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There may appear to be many similarities between a light emitting diode and a laser diode, the two are fundamentally different from an operational point of view.
The laser diode is consists of heavily doped n+ and p+ regions. For manufacture it is normal to start with an n+ substrate and then the top layer can be grown onto this.
The doping can be included in a variety of ways, either by diffusion, ion implantation or even deposited during the epitaxy process. A variety of materials can be used for laser diodes, although the most common starting substrates are Gallium Arsenide (GaAs) and Indium Phosphate (InP).
These are known as type III-V compounds because of their places in the chemical periodic table of elements. Whatever material is used, it must be possible to heavily dope it as either a p type or n type semiconductor. This rules out most of the type II-VI materials, leaving the group III-V materials as the ideal option.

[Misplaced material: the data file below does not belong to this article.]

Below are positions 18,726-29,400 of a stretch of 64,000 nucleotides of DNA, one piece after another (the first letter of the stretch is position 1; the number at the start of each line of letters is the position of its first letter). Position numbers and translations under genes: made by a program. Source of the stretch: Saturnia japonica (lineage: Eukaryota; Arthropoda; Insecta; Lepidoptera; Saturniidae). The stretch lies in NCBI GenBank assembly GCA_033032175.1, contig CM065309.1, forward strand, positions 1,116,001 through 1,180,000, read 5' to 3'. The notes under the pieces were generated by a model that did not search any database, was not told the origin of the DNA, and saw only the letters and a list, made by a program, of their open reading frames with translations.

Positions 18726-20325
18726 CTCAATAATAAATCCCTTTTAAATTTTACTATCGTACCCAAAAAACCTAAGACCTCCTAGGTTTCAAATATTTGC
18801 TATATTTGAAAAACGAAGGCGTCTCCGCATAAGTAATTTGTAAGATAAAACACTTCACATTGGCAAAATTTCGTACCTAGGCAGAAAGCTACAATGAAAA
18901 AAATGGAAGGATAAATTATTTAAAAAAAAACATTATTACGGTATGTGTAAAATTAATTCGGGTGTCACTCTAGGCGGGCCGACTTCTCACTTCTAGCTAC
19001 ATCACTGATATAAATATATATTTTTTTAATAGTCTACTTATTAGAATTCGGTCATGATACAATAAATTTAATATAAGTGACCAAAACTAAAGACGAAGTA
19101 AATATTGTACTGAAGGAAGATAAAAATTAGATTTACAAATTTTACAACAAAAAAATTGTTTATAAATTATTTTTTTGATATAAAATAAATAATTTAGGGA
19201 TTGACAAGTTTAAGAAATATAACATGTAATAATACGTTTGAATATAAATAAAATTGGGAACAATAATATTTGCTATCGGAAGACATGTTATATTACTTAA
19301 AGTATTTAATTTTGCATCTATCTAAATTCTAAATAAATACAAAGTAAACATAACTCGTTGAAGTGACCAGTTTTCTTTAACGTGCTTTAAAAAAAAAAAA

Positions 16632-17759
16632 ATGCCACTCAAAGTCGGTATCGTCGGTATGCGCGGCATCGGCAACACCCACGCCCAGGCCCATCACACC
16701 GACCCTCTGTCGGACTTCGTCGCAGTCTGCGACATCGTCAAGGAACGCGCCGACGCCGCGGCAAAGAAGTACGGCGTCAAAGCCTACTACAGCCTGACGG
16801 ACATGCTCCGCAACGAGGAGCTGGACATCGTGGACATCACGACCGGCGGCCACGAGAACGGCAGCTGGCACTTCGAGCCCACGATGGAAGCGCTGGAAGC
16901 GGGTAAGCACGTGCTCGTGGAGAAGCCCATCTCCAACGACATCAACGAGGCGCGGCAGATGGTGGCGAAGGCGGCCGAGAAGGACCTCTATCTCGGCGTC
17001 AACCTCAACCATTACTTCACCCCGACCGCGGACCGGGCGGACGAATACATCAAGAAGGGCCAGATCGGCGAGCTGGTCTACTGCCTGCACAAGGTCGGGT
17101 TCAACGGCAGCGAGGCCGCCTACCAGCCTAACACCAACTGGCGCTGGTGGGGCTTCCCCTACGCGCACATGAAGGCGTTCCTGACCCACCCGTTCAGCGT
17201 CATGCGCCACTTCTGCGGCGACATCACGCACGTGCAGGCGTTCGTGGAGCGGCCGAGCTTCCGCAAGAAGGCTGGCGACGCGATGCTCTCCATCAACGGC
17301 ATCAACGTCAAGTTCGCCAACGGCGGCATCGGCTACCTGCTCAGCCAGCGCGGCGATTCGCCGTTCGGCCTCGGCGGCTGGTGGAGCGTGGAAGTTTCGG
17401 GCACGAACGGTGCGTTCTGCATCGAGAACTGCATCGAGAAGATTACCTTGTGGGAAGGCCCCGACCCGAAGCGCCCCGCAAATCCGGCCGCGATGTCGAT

Apart from the basic semiconductor requirements, there are a number of optical requirements that are needed to enable the laser diode to operate. It needs an optical resonator. This must occur in the plane of the required light output.
To achieve this the two walls of the laser diode that form the resonator must be almost perfectly smooth, forming a mirror surface from which the light can be reflected internally. One of the walls is made slightly less reflecting to enable the light to come out from the laser diode.
Another requirement is that the two mirror surfaces must be perfectly perpendicular to the junction, otherwise the laser action does not occur satisfactorily. The two other surfaces perpendicular to the one of the required light output are roughened slightly to ensure that the laser action does not occur in this plane as well. In this way a resonant optical cavity is created. Although it is many wavelengths long it still acts as a resonant cavity.